Most planets outside our solar system are too dim compared to their parent star for us to see if they have auroras. But scientists recently discovery a brown dwarf (an object bigger than a planet but not big enough to burn like a star) 18 light years from Earth that is believed to have a bright red aurora. This raises the possibility of discovering other exoplanets with atmospheres and magnetic fields that have their own auroras.
Such discoveries are exciting and beautiful, but they are also scientifically useful. Investigating auroras gives scientists tantalising clues about a planet’s magnetic and particle environment and could further our understanding of how charged particles and magnetic fields interact. This could even unlock the answers to other physics problems, such as nuclear fusion.
Connor Gaffey from Newsweek.com today published an article about last night’s spectacular auroral display that was visible from across the UK. Connor spoke with Nathan about how best to see the aurora in the UK and why the display last night was so strong.
Newsweek spoke to Nathan Case, a member of the Aurora Watch U.K. team at Lancaster University, who track geomagnetic activity around the British Isles and sends alerts to users when sightings of the Northern Lights are possible, to find out the best way to see the lights.
On August 25, 2015 Nathan received the NASA Heliophysics Peer Award. The award was presented to Nathan in recognition and appreciation of superior performance of a special act, service, or achievement.
Nathan was the recipient of the NASA Heliophysics Peer Award on August 25, 2015
The full text of the award is as follows:
Nathan is a young PhD who has undertaken an unusual postdoc project and, through his innovation, has effectively opened up the analysis of citizen science aurora data for the space science community. He has submitted three first author papers in the past year (including a published GRL) and is working on a fourth. He has also been a co-author on numerous papers and presentations. He has worked with programmers, technical writers, educators, and human-computer interactions researchers, and is universally appreciated among a very diverse team. For these reasons, Nathan Case is presented with this 2015 Heliophysics Peer Award.
A new, citizen science based, aurora observing and reporting platform has been developed with the primary aim of collecting auroral observations made by the general public to further improve the modeling of the aurora. In addition, the real-time ability of this platform facilitates the combination of citizen science observations with auroral oval models to improve auroral visibility nowcasting. Aurorasaurus provides easily understandable aurora information, basic gamification, and real-time location-based notification of verified aurora activity to engage citizen scientists. The Aurorasaurus project is one of only a handful of space weather citizen science projects and can provide useful results for the space weather and citizen science communities. Early results are promising with over 2,000 registered users submitting over 1,000 aurora observations and verifying over 1,700 aurora sightings posted on Twitter.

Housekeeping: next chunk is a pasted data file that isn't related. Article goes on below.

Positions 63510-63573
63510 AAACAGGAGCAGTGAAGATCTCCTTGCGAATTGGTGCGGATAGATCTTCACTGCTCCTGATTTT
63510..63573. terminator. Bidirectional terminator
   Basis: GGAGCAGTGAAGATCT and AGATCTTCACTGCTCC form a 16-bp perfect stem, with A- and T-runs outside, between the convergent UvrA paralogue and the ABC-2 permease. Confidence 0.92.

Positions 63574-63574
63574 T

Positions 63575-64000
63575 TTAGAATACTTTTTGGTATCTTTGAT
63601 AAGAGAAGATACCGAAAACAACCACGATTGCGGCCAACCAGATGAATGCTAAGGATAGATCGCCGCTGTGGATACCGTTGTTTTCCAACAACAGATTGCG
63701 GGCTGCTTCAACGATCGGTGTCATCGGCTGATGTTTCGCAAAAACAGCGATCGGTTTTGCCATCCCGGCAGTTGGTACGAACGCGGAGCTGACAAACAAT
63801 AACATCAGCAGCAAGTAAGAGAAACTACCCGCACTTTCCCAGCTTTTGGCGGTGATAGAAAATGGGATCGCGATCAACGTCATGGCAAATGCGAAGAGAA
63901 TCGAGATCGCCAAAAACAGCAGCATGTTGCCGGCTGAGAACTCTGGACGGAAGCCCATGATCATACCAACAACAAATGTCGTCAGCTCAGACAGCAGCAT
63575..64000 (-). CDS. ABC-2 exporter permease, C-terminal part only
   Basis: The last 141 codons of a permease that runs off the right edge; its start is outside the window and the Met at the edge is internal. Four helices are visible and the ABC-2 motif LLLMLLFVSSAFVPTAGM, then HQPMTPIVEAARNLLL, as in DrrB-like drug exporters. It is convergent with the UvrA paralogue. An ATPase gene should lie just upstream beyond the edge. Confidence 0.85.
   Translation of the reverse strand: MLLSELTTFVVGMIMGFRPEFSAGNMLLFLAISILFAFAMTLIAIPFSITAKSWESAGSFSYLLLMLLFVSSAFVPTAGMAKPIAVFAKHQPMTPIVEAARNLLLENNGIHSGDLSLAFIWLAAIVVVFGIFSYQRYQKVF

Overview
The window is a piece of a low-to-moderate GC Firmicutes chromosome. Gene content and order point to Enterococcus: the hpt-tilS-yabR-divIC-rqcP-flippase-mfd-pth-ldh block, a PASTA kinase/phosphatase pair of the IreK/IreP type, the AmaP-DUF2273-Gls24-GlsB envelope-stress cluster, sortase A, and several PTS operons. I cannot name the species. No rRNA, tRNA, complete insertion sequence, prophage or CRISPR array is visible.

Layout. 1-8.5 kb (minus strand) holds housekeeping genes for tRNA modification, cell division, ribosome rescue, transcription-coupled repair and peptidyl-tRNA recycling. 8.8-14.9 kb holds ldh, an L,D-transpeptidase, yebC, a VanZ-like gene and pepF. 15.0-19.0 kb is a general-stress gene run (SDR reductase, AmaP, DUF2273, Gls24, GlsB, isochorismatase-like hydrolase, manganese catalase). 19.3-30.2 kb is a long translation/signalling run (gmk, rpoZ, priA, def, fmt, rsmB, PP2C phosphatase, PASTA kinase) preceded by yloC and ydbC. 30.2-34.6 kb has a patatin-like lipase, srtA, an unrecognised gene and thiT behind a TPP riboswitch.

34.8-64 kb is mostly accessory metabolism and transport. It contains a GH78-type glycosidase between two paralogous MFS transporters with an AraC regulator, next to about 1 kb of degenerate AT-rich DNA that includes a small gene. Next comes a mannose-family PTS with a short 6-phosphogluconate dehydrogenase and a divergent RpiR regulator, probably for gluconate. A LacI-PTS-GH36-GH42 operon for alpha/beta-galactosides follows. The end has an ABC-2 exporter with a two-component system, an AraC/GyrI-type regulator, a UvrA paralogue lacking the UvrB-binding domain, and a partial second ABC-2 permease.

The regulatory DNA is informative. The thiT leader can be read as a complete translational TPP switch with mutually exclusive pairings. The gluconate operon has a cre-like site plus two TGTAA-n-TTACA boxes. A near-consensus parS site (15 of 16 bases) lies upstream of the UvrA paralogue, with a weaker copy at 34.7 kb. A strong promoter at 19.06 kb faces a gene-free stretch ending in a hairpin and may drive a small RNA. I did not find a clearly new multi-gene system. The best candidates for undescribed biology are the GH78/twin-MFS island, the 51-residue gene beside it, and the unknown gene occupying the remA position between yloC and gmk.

Twitter data can even indicate where an Aurora Borealis may be spotted helping scientists have more sightings. After an electromagnetic storm in 2011 brought a flurry of Tweets with spottings of the Northern Lights even far down in the south, NASA scientist Elizabeth MacDonald created Aurorasaurus as a way to document sightings and to verify Tweets. A team of researchers led by Nathan Case found that Twitter data not only is a great indicator for where Aurora Borealis will be published but helps identify key characteristics of the light show including color.
Betsy Mason from Wired.com today published a story about how Aurorasaurus is using citizen science data to map the aurora. She and Nathan discussed the project via email and Nathan provided her with information about the project and an interesting new result:
“An interesting result is that, during our case study, around 60 percent of the reported sightings occurred equatorward (southward in the northern hemisphere, and northward in the southern hemisphere) of where our current best estimate predicted,” Case told me in an email.
As our users will know, we love Twitter here at Aurorasaurus. In addition to using the social media service ourselves (check out the Twitter list of Aurorasaurus Team Members here), we present aurora-related tweets for our users to verify them as aurora sightings (a process called crowdsourcing.) We then use these “verified tweets” in just the same way as the other observations reported via our website or apps, for example, by comparing their location with the modeled auroral ovals.